Sadly the Engine Room has crumbled but all four calcining kilns dominate the landscape for miles around and are in remarkable condition.

Apologies for the gratuitous use of Sunstars but my Tokina glass has a 9 bladed diaphragm which makes 18 pointed Sunstars so I couldn’t resist it…

Calcining Kilns
‘New’ twin Tipping Dock – original in stone, later addition in red brick
The next shot shows the original Tipping Dock (running from left to right towards the kilns on the center horizon). The treeline to the right of the photo is the Main Railway line and the long raised area from the camera to the kilns is the LNWR sidings.

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Another town another place, Another girl, another face.

July 12, 2011 | Posted in Ironstone, mines, Underground | By

The Black Pig was not available for deep water duty so Plan B or Plan C was in order. After some discussion we opted for Plan C.

Not been here for a while but there were a few things that required checking such as Chav/Moron impact and I’m sad to say that the Writers have been quite a way in which is sad. Someone who didn’t get quite as far used a ball of string to find their way before running out of string, graffing the nearest wall and leaving. If you are that dumb to employ tactics like this while exploring a mine then death must truly be stalking you. If you are reading this and want your ‘navigation device’ back its in my wheelie bin at home until Thursday (along with an entire carrier bag of crisp packets, beer cans & sweet wrappers…).

I wanted to get some shots from the farthest southerly points so all of the below are from this quite unusual looking area. Whilst shooting some of these shots we could all smell rotten eggs but nobody owned up to farting and my H2S alarm stayed silent (it’s only just back from calibration)…..curious!!

Usual rules apply…No names, no locations, just pictures of somewhere. Please don’t ask for locations as refusal often offends 🙂

Photo’s are a bit rough I’m afraid, many taken hastily and should have been re-shot.

Final Destination

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Mines #42 – Mmmmmm rich 02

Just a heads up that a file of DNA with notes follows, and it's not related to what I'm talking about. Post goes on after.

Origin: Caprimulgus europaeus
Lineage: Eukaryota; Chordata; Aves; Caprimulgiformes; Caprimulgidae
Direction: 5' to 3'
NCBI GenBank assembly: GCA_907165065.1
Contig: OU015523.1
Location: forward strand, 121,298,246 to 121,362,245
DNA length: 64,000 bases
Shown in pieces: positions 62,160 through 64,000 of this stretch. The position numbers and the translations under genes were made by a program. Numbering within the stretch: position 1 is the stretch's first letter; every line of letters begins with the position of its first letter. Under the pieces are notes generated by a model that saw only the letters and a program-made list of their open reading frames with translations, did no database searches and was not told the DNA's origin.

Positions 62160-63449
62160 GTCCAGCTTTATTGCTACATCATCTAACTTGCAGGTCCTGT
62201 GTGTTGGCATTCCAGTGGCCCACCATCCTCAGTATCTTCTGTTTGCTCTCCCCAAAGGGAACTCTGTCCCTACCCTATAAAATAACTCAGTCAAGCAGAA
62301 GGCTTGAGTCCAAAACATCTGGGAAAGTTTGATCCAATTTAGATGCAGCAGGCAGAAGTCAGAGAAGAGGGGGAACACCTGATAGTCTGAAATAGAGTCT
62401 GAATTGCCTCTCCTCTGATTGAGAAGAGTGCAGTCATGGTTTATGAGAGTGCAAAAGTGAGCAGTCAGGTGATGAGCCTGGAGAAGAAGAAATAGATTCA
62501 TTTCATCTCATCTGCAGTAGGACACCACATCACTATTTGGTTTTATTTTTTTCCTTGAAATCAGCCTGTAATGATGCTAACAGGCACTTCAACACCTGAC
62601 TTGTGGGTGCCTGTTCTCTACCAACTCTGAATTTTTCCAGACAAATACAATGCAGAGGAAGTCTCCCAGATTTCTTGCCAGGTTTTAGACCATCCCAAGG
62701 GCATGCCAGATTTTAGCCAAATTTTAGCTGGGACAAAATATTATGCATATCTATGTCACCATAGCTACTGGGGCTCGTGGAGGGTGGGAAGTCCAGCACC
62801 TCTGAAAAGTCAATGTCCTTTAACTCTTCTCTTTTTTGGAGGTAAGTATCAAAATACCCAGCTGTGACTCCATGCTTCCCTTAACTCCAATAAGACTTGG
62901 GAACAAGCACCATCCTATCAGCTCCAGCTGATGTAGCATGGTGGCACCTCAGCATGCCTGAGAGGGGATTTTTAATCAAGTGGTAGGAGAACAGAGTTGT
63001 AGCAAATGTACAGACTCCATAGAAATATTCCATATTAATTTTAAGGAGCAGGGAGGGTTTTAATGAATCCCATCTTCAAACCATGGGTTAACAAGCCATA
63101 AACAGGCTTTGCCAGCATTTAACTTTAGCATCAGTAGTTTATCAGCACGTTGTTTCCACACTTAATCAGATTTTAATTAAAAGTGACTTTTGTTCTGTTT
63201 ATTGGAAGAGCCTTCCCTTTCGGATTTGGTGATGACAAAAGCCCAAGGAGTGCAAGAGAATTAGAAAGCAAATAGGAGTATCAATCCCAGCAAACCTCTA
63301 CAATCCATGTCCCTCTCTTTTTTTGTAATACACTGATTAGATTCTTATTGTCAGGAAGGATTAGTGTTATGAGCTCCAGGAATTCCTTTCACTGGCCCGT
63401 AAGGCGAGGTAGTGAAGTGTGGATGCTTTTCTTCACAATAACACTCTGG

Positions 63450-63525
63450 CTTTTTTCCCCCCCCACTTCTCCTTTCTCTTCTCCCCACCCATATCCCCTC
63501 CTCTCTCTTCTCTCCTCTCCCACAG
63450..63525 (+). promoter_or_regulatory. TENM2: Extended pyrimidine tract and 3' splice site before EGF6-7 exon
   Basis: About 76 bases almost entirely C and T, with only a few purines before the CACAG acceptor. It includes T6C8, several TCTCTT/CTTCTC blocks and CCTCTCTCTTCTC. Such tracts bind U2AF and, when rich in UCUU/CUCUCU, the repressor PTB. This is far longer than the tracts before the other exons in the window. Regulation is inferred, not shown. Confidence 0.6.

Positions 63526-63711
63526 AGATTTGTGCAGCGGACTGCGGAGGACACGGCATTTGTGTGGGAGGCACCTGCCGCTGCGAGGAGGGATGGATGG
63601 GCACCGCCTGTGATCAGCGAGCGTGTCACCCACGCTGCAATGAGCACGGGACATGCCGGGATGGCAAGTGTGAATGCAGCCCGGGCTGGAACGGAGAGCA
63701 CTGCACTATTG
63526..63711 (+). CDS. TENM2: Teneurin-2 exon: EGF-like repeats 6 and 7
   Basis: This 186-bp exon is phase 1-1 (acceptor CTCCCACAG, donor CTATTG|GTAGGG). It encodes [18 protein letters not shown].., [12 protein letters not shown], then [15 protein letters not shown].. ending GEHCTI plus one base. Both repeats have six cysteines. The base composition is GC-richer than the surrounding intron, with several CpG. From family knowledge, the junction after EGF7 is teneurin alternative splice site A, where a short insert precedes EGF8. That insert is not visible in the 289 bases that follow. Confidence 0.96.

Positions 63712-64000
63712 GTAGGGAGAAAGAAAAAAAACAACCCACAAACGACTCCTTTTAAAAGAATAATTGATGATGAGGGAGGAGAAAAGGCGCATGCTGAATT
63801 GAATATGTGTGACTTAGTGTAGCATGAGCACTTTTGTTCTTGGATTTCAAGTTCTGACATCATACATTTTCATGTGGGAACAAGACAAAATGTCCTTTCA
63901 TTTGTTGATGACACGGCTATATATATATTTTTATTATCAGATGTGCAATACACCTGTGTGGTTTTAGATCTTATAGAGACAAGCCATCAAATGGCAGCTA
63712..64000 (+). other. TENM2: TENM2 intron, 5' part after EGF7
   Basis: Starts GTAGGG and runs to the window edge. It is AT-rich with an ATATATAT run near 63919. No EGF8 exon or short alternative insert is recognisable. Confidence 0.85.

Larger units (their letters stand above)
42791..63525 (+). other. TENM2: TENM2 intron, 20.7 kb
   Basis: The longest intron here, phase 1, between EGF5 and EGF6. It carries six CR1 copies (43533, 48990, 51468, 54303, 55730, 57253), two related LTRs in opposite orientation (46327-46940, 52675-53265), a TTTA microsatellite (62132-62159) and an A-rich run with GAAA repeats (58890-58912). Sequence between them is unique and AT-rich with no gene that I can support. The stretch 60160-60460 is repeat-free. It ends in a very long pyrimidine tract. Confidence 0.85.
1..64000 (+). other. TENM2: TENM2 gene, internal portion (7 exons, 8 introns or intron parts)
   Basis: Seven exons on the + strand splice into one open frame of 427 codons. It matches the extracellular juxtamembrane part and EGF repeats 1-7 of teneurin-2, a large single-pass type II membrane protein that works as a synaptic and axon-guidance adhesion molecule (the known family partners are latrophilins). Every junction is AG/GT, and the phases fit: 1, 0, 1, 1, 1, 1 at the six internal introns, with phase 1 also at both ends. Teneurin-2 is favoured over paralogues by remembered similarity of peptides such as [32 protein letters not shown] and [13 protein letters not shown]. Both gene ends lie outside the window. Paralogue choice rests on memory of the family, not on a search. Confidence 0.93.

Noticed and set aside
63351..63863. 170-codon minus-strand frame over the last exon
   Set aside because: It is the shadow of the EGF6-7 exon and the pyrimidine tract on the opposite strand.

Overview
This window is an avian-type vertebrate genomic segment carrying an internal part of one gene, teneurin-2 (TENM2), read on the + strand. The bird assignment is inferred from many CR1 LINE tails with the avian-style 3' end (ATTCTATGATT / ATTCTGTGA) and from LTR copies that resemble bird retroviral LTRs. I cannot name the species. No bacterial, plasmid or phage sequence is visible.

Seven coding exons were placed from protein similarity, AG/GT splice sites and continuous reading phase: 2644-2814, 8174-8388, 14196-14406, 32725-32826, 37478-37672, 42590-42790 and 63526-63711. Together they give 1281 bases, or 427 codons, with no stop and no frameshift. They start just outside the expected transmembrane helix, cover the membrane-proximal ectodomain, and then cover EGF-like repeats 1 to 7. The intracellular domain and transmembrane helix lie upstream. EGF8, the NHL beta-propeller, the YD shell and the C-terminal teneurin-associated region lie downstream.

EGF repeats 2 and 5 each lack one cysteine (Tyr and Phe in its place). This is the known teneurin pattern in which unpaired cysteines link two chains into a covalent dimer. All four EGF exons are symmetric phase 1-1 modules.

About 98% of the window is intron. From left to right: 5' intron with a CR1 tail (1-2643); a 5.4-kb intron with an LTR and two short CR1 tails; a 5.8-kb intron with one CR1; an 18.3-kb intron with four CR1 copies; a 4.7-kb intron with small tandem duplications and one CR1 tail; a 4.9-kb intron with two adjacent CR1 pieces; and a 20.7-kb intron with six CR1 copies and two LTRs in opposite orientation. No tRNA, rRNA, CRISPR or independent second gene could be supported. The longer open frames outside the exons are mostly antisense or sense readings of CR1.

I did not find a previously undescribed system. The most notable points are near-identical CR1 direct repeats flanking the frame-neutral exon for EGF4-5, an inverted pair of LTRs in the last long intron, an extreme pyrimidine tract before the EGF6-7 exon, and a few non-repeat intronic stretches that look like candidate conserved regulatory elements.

June 30, 2011 | Posted in 02, 4Gas, elsan, flooded, Ironstone, mines, Underground | By

Meteorological Perfection is not something you would normally associate with underground exploration but on our latest project a specific type of weather is the difference between rapid extraction, knackering 02 levels or a thoroughly enjoyable trip.

Weather Fronts were due to collide which meant a day of fantastic oxygen levels for us due to the high pressure and we enjoyed more than + 3% more 02 than had been experienced on many previous visits. Also in our favour were water levels so going chest deep got me to places I hadn’t previously been able to reach before without a boat.


Usual rules apply…No names, no locations, just pictures of somewhere. Please don’t ask for locations as refusal often offends 🙂

May have been a tub…
Reflections
Random Elsan Chemical Toilet
Water level drops of over 2ft allowed me to finally get some shots of these steel arches. I would have gone through them but wandering around in 4ft of stinking, murky water,stumbling over rocks and hidden debris with $$$ camera gear makes me twitchy…
Totally submerged tripod shot from a few weeks ago…
Same shot, same depth, this week..progress!!
Boats in here for the next stage…

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Mines #41

June 8, 2011 | Posted in 4Gas, cog, Ironstone, mines, o2, sump, texolex, Underground | By